We’ve had many deals of note here at Cult of Mac, but this is one is “noteworthy” in the most literal sense of the word!
This Mac App Bundle offers 8 top mac applications (including TuneUp Media Lifetime, T-Pain Engine, Boom, and MegaSeg DJ) for a fraction of the regular price. For starters, I mean, who doesn’t have a messy list of songs in iTunes? Use TuneUp Lifetime to keep them organized and categorized by name, genre, and artist automagically, forever!
We’ve had many deals of note here at Cult of Mac for quite some time, but this is one is “noteworthy” in the most literal sense of the word!
The Ultimate Music Mac App Bundle offers 8 top music mac applications (including TuneUp Media Lifetime) for a fraction of the regular price. You’d normally pay $355 for all of these apps, but Cult of Mac Deals has it for you for a mere $39!
Apple finds itself involved in yet another patent lawsuit.
Apple has been named in a California lawsuit filed by EPL Holdings for allegedly infringing a patent that covers audio and video playback at varying speeds. The filing reports that EPL met with Apple back 2002 to discuss licensing over the patents it had developed. But the Cupertino company is alleged to have used the technology anyway without reaching a licensing deal.
If you’re a Mac user on the Internet, chances are you’ve come across a few websites where embedded content isn’t displayed correctly. Instead you get an icon or an error message saying Missing Plug-In, often with few additional details about exactly what is missing.
While there’s no single installer which will solve all missing plug-in problems, there are a few common things to start with. If those don’t work you can delve deeper into non-common formats or the forgotten codecs of yesteryear.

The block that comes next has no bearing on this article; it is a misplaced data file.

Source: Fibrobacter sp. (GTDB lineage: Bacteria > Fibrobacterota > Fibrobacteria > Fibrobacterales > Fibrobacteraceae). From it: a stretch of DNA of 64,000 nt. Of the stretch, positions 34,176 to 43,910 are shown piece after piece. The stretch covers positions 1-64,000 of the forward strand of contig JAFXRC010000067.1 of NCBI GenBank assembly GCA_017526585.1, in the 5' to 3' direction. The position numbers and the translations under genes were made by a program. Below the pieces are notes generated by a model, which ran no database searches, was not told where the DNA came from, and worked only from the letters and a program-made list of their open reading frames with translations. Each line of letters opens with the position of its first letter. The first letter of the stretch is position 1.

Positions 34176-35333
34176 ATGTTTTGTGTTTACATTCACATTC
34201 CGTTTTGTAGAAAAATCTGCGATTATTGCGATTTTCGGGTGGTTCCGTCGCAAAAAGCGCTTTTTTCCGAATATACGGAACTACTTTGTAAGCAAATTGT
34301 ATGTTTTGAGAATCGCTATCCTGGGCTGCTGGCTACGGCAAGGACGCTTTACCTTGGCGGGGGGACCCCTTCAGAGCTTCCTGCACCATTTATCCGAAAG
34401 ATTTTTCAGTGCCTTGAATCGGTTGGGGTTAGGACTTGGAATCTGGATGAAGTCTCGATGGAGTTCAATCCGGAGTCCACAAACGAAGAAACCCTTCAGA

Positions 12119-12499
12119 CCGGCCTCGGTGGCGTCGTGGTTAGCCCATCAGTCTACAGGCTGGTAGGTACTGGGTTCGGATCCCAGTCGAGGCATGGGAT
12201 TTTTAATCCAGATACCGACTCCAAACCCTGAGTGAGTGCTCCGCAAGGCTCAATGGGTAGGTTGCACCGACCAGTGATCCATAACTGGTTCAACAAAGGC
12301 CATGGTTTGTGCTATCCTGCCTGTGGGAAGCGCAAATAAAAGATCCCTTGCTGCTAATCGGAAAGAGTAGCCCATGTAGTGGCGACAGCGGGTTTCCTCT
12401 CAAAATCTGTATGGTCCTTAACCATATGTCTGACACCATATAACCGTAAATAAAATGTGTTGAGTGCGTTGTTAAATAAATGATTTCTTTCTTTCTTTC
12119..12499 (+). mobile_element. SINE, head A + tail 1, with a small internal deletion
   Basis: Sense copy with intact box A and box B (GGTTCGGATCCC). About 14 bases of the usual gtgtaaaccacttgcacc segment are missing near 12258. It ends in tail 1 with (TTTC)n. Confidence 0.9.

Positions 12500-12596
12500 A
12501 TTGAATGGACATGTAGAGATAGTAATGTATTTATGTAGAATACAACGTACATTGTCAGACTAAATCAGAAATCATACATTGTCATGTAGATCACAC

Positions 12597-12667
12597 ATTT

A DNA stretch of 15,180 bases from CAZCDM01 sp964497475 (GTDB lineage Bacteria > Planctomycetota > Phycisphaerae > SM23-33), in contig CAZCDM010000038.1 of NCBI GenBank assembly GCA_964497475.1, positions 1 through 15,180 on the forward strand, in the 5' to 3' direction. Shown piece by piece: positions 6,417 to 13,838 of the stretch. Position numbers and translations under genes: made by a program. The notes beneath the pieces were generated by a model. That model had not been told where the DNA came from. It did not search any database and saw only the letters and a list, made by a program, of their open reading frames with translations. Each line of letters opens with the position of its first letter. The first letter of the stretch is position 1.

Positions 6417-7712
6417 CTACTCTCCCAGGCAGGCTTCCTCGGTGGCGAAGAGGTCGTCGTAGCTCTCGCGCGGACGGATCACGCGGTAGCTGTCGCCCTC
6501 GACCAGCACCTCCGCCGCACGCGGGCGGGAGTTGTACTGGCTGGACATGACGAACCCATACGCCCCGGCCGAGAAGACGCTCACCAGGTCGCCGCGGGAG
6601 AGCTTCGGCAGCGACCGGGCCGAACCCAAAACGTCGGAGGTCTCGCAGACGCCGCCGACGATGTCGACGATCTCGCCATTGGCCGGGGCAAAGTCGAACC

Boom, a terrific utility for Mac OS X that boosts system volume well above Apple’s default limit, is set to receive a new update that promises to deliver all of the features and improvements that Boom users have been asking for. That includes scroll gestures for those running Snow Leopard and Lion, the ability to access functions from the status bar icon, and more.
From nearly the day I began making videos here at Cult Of Mac, I’ve been receiving questions from readers and viewers about how I make my videos. From what I use to edit, to how I create certain effects within videos, I’ve heard it all, which is why I thought I’d put together a video to show those who may also be interested in video editing how easy it can be to get started making videos of your own using only the software that came with your Mac.
Apple has some huge improvements for Final Cut Pro X in store for this year.
Apple has promised to issue a major update to Final Cut Pro X “sometime during 2012’ that will deliver a number of new features, including multichannel audio editing, dual viewers, and more, to its professional video editing software. The Cupertino company provided all the details to producer, editor, and director Larry Jordan.
QuickTime X in OS X includes quite a few hidden gems to make previously tedious tasks simple. One great example is it’s built in ability to rip audio from nearly any video file. In this video, that’s exactly what I’ll show you how to do.
Want to quickly edit a movie file but can’t be bothered battling with the complexity of iMovie or Final Cut Pro? Here’s how to use QuickTime Player, included with every Mac, to trim movie files and merge movie files together.